On October 1, our country began a new era of telephone access. That is the day that the familiar calling shortcuts of 911 and 411 were joined by 711, the new three-digit number for access to all Telecommunications Relay Services (TRS).
It’s fast, functional, and free.
TRS facilitates telephone conversations between people who do and those who do not have hearing or speech disabilities. In one type of TRS, a text telephone (TTY) user calls a voice telephone user through a TRS provider (or relay center). There a communications assistant places the call to the voice user, and then relays the conversation by transcribing spoken content for the TTY user and reading text aloud for the voice user.
711 is good news for everyone, not just persons with disabilities. Both voice and TRS users will be able to initiate a call from any telephone, anywhere in the United States, without having to remember and dial a seven or ten-digit access number. There are currently over 100 separate numbers nationwide for accessing relay services. Being able to dial the same three digits nationwide to access TRS, instead of having to be familiar with each state’s unique access number, makes TRS much more accessible in our mobile society.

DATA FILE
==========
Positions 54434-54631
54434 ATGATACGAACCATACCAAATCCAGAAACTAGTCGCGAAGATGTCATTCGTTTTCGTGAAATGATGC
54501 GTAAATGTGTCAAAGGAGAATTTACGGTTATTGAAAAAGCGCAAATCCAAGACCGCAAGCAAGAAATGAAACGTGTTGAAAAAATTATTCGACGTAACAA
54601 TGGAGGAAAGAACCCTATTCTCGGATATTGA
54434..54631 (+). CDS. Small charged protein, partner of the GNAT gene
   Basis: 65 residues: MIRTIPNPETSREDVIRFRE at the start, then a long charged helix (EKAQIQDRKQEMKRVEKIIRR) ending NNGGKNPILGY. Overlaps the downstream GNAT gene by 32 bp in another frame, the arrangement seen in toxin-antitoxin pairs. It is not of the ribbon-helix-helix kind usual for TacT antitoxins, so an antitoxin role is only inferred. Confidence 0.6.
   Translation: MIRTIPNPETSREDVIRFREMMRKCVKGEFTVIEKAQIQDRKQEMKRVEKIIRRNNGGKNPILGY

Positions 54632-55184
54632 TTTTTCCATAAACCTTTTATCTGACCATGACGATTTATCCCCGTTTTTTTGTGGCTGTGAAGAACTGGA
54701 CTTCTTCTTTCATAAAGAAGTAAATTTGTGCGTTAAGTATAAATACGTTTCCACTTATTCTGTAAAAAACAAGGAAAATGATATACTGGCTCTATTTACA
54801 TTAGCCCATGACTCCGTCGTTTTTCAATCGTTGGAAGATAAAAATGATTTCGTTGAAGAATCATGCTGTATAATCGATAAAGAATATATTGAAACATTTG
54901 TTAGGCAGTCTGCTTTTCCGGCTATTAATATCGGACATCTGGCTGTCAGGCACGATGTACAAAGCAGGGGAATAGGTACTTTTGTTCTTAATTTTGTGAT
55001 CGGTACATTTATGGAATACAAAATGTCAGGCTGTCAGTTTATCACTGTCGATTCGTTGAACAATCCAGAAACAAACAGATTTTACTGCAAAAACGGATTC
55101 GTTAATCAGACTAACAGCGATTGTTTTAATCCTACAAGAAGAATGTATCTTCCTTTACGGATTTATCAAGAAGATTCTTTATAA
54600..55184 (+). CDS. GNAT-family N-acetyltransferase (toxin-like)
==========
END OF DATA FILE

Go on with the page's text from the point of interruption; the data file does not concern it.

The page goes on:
Under the new rules adopted last year by the FCC, 711 TRS dialing must be provided by all telecommunications carriers
in the United States, including wireline, wireless, and pay phone providers. The FCC rule also encourages all PBX
suppliers to configure their systems for 711 access to TRS.
In addition, to ensure the efficient, effective, and successful use of 711 access to TRS, the FCC requires carriers and relay providers, in cooperation with the states, to engage in on-going and comprehensive education and outreach programs to publicize the availability of 711 access.
If consumers find that they are unable to get 711 TRS access after October 1, they should contact the FCC’s Consumer Center at 1-888-CALL-FCC (voice) or 1-888-TELL-FCC (TTY), or by e-mail at email@example.com.